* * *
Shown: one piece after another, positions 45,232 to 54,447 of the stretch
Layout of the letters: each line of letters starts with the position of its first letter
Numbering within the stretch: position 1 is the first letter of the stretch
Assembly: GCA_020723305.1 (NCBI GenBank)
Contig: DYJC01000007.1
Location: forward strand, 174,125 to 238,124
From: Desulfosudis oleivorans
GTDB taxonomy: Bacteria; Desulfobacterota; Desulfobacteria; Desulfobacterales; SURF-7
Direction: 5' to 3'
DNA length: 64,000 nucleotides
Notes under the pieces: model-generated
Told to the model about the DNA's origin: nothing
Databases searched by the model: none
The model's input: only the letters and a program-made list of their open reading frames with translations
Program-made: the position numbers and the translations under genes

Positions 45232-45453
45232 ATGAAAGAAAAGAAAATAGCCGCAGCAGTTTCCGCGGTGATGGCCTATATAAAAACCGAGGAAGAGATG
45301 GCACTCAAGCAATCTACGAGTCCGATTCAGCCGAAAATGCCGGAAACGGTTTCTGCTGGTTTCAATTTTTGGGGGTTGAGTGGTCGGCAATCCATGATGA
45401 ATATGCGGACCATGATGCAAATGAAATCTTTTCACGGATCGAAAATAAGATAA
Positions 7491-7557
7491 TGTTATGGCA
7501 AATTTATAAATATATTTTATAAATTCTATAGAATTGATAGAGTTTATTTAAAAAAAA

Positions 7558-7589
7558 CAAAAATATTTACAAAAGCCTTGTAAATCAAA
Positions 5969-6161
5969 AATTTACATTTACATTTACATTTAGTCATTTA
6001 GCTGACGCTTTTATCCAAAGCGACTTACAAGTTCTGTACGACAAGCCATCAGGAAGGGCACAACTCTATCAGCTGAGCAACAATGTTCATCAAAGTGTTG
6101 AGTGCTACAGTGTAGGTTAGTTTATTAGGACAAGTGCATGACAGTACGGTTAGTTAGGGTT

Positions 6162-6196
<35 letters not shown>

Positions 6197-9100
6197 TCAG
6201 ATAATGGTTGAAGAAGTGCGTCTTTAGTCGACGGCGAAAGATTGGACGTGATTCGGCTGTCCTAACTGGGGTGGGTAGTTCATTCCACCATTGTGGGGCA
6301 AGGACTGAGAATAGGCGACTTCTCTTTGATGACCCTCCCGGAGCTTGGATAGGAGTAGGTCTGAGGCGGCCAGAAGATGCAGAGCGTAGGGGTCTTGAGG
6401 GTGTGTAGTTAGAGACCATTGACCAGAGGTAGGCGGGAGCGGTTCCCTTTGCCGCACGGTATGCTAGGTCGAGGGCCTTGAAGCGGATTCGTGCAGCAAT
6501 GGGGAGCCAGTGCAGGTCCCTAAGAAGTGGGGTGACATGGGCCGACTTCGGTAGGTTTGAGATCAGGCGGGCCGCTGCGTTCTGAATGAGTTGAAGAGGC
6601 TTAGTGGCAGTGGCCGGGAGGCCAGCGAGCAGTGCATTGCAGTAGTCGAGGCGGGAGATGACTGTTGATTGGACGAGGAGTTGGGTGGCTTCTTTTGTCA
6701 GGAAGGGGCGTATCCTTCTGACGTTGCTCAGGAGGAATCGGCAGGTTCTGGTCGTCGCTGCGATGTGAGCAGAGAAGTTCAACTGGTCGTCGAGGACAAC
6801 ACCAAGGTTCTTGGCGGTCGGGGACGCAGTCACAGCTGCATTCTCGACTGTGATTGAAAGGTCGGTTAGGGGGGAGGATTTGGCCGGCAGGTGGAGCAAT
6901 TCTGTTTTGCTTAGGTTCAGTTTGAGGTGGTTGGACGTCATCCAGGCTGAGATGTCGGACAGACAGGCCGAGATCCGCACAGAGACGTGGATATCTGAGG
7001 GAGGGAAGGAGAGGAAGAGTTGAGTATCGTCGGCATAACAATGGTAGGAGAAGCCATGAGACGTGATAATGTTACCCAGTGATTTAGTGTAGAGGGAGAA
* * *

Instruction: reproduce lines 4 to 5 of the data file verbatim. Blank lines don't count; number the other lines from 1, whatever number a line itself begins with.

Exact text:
Assembly: GCA_020723305.1 (NCBI GenBank)
Contig: DYJC01000007.1